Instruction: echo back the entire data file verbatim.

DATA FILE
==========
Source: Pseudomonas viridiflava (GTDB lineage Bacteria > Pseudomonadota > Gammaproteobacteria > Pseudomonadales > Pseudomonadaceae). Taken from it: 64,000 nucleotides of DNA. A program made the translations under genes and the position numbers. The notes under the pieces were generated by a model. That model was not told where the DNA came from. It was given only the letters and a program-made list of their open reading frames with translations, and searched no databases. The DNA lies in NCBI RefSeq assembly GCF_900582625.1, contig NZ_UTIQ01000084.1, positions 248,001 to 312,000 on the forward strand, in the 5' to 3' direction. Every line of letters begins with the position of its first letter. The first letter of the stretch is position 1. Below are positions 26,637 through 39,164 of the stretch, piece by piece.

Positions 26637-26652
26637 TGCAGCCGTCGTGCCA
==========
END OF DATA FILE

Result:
Source: Pseudomonas viridiflava (GTDB lineage Bacteria > Pseudomonadota > Gammaproteobacteria > Pseudomonadales > Pseudomonadaceae). Taken from it: 64,000 nucleotides of DNA. A program made the translations under genes and the position numbers. The notes under the pieces were generated by a model. That model was not told where the DNA came from. It was given only the letters and a program-made list of their open reading frames with translations, and searched no databases. The DNA lies in NCBI RefSeq assembly GCF_900582625.1, contig NZ_UTIQ01000084.1, positions 248,001 to 312,000 on the forward strand, in the 5' to 3' direction. Every line of letters begins with the position of its first letter. The first letter of the stretch is position 1. Below are positions 26,637 through 39,164 of the stretch, piece by piece.

Positions 26637-26652
26637 TGCAGCCGTCGTGCCA